After following the trail for about half a mile, and [while] crossing a little draw fringed with small trees and thick brush, I missed the trail, and was looking around to find it when the wounded animal rushed out of the brush and was upon me before I could turn. It was only a yearling, and much weakened from loss of blood, or the outcome of the fight when ensued might have been different. However he secured the first fall. His weakened condition enabled me to avoid his further attacks until I recovered my rifle and put an end to him. Examination disclosed a broken under-jaw from which he bled profusely, and which had caused him to run backwards and fall off the ledge. When the other hunters again approached the ledge in position to do execution ,the sheep were gone and no trophies were secured.
The next day Judge brought in a deer, which made too much fresh meat to have on hand at one time in hot weather, so we made camp at the mouth of Dry Head creek on the north side of the river, where we remained several days and "jerked" our surplus meat. The process of "jerking" consists in cutting the meat in small strips or chunks about the size of a person's hand, twisting and beating it to break the grain as much as possible, dipping it in boiling brine a few seconds, then hanging it in the sun to dry.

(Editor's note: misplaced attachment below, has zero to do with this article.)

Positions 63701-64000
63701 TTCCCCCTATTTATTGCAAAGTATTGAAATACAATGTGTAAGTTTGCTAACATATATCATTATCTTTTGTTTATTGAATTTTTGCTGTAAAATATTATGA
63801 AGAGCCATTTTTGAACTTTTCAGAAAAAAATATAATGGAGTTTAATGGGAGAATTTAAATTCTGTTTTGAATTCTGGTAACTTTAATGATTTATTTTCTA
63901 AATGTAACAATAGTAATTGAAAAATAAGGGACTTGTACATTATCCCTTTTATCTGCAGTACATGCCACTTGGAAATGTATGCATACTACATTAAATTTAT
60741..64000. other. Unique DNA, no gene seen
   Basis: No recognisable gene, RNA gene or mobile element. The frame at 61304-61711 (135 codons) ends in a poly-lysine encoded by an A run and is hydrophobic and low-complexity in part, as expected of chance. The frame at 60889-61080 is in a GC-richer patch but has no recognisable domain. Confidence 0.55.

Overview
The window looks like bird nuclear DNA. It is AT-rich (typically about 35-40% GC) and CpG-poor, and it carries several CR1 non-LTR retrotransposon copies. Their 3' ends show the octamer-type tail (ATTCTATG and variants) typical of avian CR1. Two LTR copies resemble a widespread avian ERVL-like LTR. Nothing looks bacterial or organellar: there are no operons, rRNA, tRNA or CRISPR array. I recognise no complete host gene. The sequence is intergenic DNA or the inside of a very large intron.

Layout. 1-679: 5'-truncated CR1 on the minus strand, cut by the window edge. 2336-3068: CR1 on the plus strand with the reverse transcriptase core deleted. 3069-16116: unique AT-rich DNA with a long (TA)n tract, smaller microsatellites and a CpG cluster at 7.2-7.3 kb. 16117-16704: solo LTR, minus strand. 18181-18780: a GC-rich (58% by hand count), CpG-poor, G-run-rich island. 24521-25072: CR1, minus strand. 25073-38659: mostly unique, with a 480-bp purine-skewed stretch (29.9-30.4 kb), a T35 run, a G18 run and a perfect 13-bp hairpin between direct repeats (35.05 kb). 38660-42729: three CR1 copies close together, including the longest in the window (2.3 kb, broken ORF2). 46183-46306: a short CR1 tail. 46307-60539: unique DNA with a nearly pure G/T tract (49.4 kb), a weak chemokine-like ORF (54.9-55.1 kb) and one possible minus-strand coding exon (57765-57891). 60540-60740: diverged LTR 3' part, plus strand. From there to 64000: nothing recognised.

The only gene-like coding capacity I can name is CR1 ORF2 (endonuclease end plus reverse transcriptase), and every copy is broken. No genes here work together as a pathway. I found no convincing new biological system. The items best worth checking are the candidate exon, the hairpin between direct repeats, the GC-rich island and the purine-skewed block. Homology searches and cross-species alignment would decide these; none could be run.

We had now crossed the state line into Montana, and were on the Crow Indian reservation, hunting without a permit. While this was not at that time considered a very serious offense, yet we were liable to arrest at any time, and we soon became aware that this portion of the canyon on the reservation was patrolled, occasionally, at least, by Indian police. No explanation or satisfactory excuse could be made to an Indian policeman, and an arrest involved a trip to Crow Agency, there to pay any penalty the agent saw fit to impose. His authority was supreme, and the best way to avoid unpleasant consequences was to keep out of his clutches. Therefore we usually concealed our camp as best we could, hid our boat among the rocks, camouflaged it with drift wood and took the chances of meeting up with the Indians on our excursions. Only once did we see an Indian as he rode up the trail and down again the same day.
One night after a hard day's work making a long portage which involved the climbing over a rough "hog-back" 100 feet or more in height, and which terminated at the water's edge in a vertical wall at the side of a dangerous rapid, we made our bed on a dry sand-bar, someone having suggested that it would be a nice, soft place to sleep. We turned in early and slept the sleep of just and tired explorers. Next morning we arose with every joint and muscle stiff and aching. I was reminded of the Indian who, having been told that feathers made a nice soft pillow, procured one large eagle feather, placed it on a rock, laid his head upon it and slept. When he awoke there was a sore place on the back of his head which he caressed tenderly, glanced with contempt at the feather on the rock and said, "Ugh! White man damn liar."